Terminal I/O


Terminal handler for x/84

class x84.terminal.Terminal(kind, stream, rows, columns)[source]

Bases: blessed.terminal.Terminal

A thin wrapper over blessed.Terminal.

Class initializer.


Dummy method yields nothing for blessed compatibility.


Read, decode, and return the next byte from the keyboard stream.

Return type:unicode
Returns:a single unicode character, or u'' if a multi-byte sequence has not yet been fully received.

This method name and behavior mimics curses getch(void), and it supports inkey(), reading only one byte from the keyboard string at a time. This method should always return without blocking if called after kbhit() has returned True.

Implementors of alternate input stream methods should override this method.

inkey(timeout=None, esc_delay=0.35, *_)[source]

Read and return the next keyboard event within given timeout.

Generally, this should be used inside the raw() context manager.

  • timeout (float) – Number of seconds to wait for a keystroke before returning. When None (default), this method may block indefinitely.
  • esc_delay (float) – To distinguish between the keystroke of KEY_ESCAPE, and sequences beginning with escape, the parameter esc_delay specifies the amount of time after receiving escape (chr(27)) to seek for the completion of an application key before returning a Keystroke instance for KEY_ESCAPE.
Return type:



Keystroke, which may be empty (u'') if timeout is specified and keystroke is not received.


When used without the context manager cbreak(), or raw(), sys.__stdin__ remains line-buffered, and this function will block until the return key is pressed!


Dummy property always returns True.

kbhit(timeout=0, *_)[source]

Return whether a keypress has been detected on the keyboard.

This method is used by inkey() to determine if a byte may be read using getch() without blocking. The standard implementation simply uses the select.select() call on stdin.

Parameters:timeout (float) – When timeout is 0, this call is non-blocking, otherwise blocking indefinitely until keypress is detected when None (default). When timeout is a positive number, returns after timeout seconds have elapsed (float).
Return type:bool
Returns:True if a keypress is awaiting to be read on the keyboard attached to this terminal. When input is not a terminal, False is always returned.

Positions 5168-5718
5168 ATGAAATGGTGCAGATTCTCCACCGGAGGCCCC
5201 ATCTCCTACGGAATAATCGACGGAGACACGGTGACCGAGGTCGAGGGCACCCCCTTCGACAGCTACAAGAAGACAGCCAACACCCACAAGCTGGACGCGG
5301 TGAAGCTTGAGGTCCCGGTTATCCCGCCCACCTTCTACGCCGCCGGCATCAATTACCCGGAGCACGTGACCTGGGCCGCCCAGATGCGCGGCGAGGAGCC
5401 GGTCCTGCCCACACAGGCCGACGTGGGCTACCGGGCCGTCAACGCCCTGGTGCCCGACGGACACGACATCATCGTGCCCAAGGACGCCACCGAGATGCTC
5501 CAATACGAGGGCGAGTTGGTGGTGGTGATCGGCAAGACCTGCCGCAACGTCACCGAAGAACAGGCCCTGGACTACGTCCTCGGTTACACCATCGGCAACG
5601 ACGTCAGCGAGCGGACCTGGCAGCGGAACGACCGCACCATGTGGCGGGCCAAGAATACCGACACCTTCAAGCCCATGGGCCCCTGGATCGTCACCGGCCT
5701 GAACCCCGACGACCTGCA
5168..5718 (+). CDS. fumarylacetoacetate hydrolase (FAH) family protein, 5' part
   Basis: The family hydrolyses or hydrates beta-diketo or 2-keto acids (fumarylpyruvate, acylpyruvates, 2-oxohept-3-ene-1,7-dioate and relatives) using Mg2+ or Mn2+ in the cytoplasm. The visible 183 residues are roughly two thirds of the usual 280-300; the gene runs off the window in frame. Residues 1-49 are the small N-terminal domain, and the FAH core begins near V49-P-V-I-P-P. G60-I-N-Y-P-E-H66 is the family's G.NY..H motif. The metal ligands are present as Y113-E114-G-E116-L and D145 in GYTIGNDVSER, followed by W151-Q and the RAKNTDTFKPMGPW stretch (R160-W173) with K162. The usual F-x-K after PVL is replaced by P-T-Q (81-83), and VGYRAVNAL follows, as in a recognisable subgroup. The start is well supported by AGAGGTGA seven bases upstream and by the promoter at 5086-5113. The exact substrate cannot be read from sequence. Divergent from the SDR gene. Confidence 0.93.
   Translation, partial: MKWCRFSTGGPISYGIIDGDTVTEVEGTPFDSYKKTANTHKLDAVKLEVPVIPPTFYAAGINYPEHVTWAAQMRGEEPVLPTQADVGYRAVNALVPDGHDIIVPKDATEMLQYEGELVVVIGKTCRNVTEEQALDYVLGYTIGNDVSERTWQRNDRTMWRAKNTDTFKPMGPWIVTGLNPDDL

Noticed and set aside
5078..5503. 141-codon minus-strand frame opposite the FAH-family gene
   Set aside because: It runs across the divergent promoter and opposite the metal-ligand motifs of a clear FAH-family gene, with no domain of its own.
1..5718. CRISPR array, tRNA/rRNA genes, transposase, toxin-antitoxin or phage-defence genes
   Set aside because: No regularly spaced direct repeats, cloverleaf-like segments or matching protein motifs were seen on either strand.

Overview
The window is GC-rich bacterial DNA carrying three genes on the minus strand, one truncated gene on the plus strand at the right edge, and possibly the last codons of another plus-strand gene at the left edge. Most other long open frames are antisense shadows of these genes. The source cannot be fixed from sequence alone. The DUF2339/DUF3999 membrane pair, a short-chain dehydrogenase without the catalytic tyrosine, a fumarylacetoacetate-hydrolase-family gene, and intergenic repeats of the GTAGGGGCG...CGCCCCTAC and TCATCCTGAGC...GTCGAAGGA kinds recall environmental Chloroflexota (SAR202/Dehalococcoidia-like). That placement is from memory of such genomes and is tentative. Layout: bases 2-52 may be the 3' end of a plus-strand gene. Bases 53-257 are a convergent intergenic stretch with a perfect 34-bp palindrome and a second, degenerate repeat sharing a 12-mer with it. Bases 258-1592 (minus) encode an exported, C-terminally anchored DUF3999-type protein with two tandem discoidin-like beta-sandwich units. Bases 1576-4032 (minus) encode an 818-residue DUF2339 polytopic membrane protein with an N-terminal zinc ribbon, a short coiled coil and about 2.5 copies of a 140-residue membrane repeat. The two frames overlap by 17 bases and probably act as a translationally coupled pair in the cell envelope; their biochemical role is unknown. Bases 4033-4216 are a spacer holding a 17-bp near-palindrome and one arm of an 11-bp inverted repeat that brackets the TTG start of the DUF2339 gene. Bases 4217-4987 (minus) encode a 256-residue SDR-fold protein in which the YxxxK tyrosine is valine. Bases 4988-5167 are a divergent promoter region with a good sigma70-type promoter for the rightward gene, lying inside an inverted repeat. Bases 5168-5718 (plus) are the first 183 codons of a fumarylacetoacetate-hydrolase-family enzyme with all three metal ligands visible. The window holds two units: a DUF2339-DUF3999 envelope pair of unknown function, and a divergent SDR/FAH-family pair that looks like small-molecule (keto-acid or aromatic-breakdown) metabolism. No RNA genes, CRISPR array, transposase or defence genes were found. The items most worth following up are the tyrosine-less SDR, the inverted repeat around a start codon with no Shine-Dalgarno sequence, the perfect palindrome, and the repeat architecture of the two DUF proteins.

Dummy method yields nothing for blessed compatibility.


Session associated with this terminal.


Set or change incremental decoder for keyboard input.

class x84.terminal.TerminalProcess(client, sid, master_pipes)[source]

Bases: object

Class record for tracking “terminals”.

Probably of most interest, is that a TerminalProcess is an abstract association with a multiprocessing.Process sub-process, and its i/o queues (master_pipes).

This is not a really tty, or even a pseudo-tty (pty)! No termios, fnctl, or any terminal driver i/o is performed, it is all virtual.

An instance of this class is stored using register_tty() and removed by unregister_tty(), and discovered using get_terminals().

Class constructor.


Determine and return preferred encoding given session env.


Given a client, return a matching tty, or None if not registered.


Flush all data awaiting on the ipc queue.

Seeks any remaining events in queue, used before closing to prevent zombie processes with IPC waiting to be picked up.


Returns a list of all terminals as tuples (session-id, ttys).

x84.terminal.init_term(writer, env)[source]

Determine the final TERM and encoding and return a Terminal.

curses is initialized using the value of ‘TERM’ of dictionary env, as well as a starting window size of ‘LINES’ and ‘COLUMNS’. If the terminal-type is of ‘ansi’ or ‘ansi-bbs’, then the cp437 encoding is assumed; otherwise ‘utf8’.

A blessed-abstracted curses terminal is returned.

x84.terminal.kill_session(client, reason='killed')[source]

Given a client, shutdown its socket and signal subprocess exit.


Callback for telnet NAWS negotiation.

On a Telnet NAWS sub-negotiation, check if client is yet registered in registry, and if so, send a ‘refresh’ event down the event queue.

This is ultimately handled by x84.bbs.session.Session.buffer_event().


Register a TerminalProcess instance.

x84.terminal.spawn_client_session(client, matrix_kwargs=None)[source]

Spawn sub-process for connecting client.


x84.terminal.start_process(sid, env, CFG, child_pipes, kind, addrport, matrix_args=None, matrix_kwargs=None)[source]

A multiprocessing.Process target.

  • sid (str) – string describing session source (IP address & port).
  • env (dict) – dictionary of client environment variables (must contain at least 'TERM').
  • CFG (ConfigParser.ConfigParser) – bbs configuration
  • child_pipes (tuple) – tuple of (writer, reader) for engine IPC.
  • kind (str) – what kind of connection as string, 'telnet', 'ssh', etc.
  • addrport (tuple) – (client-ip, client-port) as string and integer.
  • matrix_args (tuple) – optional positional arguments to pass to matrix script.
  • matrix_kwargs (dict) – optional keyward arguments to pass to matrix script.

Return preferred terminal type given the session-negotiation ttype.

This provides a kind of coercion; we know some terminals, such as SyncTerm report a terminal type of ‘ansi’ – however, the author publishes a termcap database for ‘ansi-bbs’ which he instructs should be used! So an [system] configuration item of termcap-ansi may be set to 'ansi-bbs' to coerce such terminals for Syncterm-centric telnet servers – though I would not recommend it.

Furthermore, if the ttype is (literally) ‘unknown’, then a system-wide default terminal type may be returned, also by [system] configuration option termcap-unknown.


Unregister a TerminalProcess instance.